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May 27, 2011

Rate of decline in cement demand slowing, says PPC

Construction|Engineering|Africa|Aggregates|Building|Cement|Environment|Eskom|Flow|Projects|Renewable Energy|Renewable-Energy|Africa|Energy|Equipment|Flow|Logistics|Maintenance|Service|Steel|Wind Energy|Environmental|Operations
Construction|Engineering|Africa|Aggregates|Building|Cement|Environment|Eskom|Flow|Projects|Renewable Energy|Renewable-Energy|Africa|Energy|Equipment|Flow|Logistics|Maintenance|Service|Steel|Wind Energy|Environmental|Operations
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South Africa’s cement sales for 2011 could be similar to those of 2010, as the rate of decline in demand has been slowing, the country’s biggest cement producer says.

Pretoria Portland Cement (PPC) says South Africa’s cement sales volumes fell by 4% year-on-year from October 2010 to March 2011, which is the smallest contraction for a six-month reporting period since September 2008.

Cement demand in the Western and Eastern Cape regions is the worst affected, while inland regions are less affected, the company reports, adding that some rural areas recorded slight increases in sales volumes over the previous year.

For the six months to the end of March, PPC’s cement volumes declined by 7%, owing to weaker sales across all divisions and increases in selling prices that are lower than the rate of cost inflation. High exposure to the Western Cape and the Eastern Cape has seen PPC’s cement sales decline by slightly more than the national average.

Headline earnings a share slumped 38% to 71,8c and operating profit decreased by 26% to R823-million. Earnings before interest, tax, depreciation and amortisation (Ebitda) declined by 32% to R1,04-billion and revenue declined by 5% to R3,26-billion.

Describing the cement industry as being in a “grind”, and that “basic” operational efficiencies remain key, CEO Paul Stuiver says that PPC’s results reflected industry trends.

“Despite the results not being as good as previously, cash flow generation remains good and the lower margins are still respectable,” he explains.

Capital expenditure (capex) was cut by about R120-million to R480-million for the year – in line with lower capacity requirements. The South Africa-focused capex will focus on maintenance, expansion, new projects and capacity upgrades in the Western Cape.

The lime and aggregates divisions of the business also took a knock, with lime sales declining by 10%, and Ebitda falling by 19% to R77-million. This is the result of being impacted on by key customers in the steel and alloys industries.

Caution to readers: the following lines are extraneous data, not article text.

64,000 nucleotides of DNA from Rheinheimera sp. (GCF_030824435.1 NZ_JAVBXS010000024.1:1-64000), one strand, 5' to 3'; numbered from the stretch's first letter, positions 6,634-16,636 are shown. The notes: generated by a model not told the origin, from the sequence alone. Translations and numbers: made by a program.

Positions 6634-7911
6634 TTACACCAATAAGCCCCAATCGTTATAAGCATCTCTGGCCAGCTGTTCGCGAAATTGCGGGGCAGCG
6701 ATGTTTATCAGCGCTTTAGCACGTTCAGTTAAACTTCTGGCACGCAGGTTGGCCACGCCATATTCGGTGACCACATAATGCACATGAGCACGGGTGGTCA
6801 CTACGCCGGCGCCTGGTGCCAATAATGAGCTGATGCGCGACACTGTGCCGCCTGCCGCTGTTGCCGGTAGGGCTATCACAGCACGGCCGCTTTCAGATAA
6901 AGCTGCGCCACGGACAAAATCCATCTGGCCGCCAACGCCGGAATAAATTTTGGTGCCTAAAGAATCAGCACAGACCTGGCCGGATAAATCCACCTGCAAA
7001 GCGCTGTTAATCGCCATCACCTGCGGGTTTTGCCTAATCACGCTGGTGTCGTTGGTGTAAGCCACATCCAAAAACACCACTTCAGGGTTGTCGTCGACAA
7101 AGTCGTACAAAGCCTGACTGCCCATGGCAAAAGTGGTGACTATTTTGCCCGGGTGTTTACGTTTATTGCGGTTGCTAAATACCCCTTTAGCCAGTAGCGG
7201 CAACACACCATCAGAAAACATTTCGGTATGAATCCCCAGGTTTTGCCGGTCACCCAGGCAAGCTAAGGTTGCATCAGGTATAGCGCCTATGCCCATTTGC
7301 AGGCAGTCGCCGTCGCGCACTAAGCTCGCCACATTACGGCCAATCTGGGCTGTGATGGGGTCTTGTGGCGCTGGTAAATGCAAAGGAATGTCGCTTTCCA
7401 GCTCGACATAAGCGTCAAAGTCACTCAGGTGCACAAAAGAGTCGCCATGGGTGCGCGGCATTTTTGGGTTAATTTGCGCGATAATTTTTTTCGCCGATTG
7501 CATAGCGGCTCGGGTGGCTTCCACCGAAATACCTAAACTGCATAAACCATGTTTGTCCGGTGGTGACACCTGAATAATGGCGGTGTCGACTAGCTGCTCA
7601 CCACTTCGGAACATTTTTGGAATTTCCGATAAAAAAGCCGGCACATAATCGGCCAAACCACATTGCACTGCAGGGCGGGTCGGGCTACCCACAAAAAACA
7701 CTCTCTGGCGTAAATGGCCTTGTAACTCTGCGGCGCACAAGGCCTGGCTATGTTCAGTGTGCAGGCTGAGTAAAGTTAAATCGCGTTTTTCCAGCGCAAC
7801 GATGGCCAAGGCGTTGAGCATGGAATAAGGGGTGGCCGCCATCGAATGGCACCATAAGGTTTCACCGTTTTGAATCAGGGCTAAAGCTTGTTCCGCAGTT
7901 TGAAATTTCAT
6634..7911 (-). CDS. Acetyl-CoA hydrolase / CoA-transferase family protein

The aggregates division experienced a 20% reduction in sales volumes, with Ebitda reduced to R18-million, in line with the downturn in the construction industry.

Exports to neighbouring countries remain challenging and volumes decreased by 35%. Domestic sales increased in Zimbabwe by about 20%, but operating performance is challenged by production problems at the Colleen Bawn factory and price inflation of key items.

Stuiver says the company’s long-term organic growth strategy will seek to expand its operations into countries in Africa.

Despite the weaker performance and the difficult business environment in the local building and construction industry, the company remains well placed to recover, Stuiver tells Engineering News.

“Customer service, keeping control of costs and equipment maintenance remain key into the future. Should volumes improve, we are ready for this – expect quite a lot of operating leveraging coming through.”

As with most industries in South Africa, electricity pricing remains a significant challenge for the cement producer.

“In previous years, the price of electricity contributed about 5% of our costs, and has now crept up to about 8%. But we expect, once Eskom looks into price increases, that this cost will climb up to about 10%,” Stuiver says.

“I continue to be frustrated with this issue. The pricing of liquid fuels and electricity remains a significant challenge for PPC. We have looked at alternative energy prices and need alternative energy suppliers, particularly in wind energy. But such efforts continue to be hindered by uncertainty around the renewable-energy feed-in-tariff rates. The pricing of liquid fuels is also out of our control, despite PPC optimising its logistics,” he tells Engineering News.

PPC says it expects the R3-billion “capacity modernisation” upgrades in the Western Cape to lower costs and improve efficiency. Phase one of the three-phased De Hoek factory started in February and is expected to be completed next year, by which time phase two will have already started.

Detailed proposals for the upgrade of the Riebeeck factory were invited from potential suppliers and the environmental-impact assessment is progressing as scheduled.

“We are hopeful that we can continue in an upward trend into the future, as long as nothing unexpected surprises the industry,” Stuiver says.

Edited by: Martin Zhuwakinyu
Creamer Media Senior Deputy Editor
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